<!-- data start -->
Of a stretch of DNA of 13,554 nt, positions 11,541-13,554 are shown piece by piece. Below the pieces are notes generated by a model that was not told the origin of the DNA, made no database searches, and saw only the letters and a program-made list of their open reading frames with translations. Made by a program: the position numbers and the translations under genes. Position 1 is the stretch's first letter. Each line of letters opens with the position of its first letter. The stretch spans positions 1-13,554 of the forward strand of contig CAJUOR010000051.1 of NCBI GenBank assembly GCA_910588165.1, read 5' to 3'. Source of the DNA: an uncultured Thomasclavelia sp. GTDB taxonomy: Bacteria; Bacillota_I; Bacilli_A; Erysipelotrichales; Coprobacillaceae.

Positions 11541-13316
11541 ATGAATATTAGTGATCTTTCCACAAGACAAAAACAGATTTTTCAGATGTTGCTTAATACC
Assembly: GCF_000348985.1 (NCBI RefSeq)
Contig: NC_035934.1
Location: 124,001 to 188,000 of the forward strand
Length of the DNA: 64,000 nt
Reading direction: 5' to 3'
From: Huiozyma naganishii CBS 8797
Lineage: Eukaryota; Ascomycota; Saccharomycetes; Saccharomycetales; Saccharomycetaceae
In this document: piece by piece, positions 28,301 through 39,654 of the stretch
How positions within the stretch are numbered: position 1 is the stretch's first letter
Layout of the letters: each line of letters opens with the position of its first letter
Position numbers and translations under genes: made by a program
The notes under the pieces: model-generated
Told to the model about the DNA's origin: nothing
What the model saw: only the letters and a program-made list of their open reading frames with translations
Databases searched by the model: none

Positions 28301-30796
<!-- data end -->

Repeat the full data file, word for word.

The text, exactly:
Of a stretch of DNA of 13,554 nt, positions 11,541-13,554 are shown piece by piece. Below the pieces are notes generated by a model that was not told the origin of the DNA, made no database searches, and saw only the letters and a program-made list of their open reading frames with translations. Made by a program: the position numbers and the translations under genes. Position 1 is the stretch's first letter. Each line of letters opens with the position of its first letter. The stretch spans positions 1-13,554 of the forward strand of contig CAJUOR010000051.1 of NCBI GenBank assembly GCA_910588165.1, read 5' to 3'. Source of the DNA: an uncultured Thomasclavelia sp. GTDB taxonomy: Bacteria; Bacillota_I; Bacilli_A; Erysipelotrichales; Coprobacillaceae.

Positions 11541-13316
11541 ATGAATATTAGTGATCTTTCCACAAGACAAAAACAGATTTTTCAGATGTTGCTTAATACC
Assembly: GCF_000348985.1 (NCBI RefSeq)
Contig: NC_035934.1
Location: 124,001 to 188,000 of the forward strand
Length of the DNA: 64,000 nt
Reading direction: 5' to 3'
From: Huiozyma naganishii CBS 8797
Lineage: Eukaryota; Ascomycota; Saccharomycetes; Saccharomycetales; Saccharomycetaceae
In this document: piece by piece, positions 28,301 through 39,654 of the stretch
How positions within the stretch are numbered: position 1 is the stretch's first letter
Layout of the letters: each line of letters opens with the position of its first letter
Position numbers and translations under genes: made by a program
The notes under the pieces: model-generated
Told to the model about the DNA's origin: nothing
What the model saw: only the letters and a program-made list of their open reading frames with translations
Databases searched by the model: none

Positions 28301-30796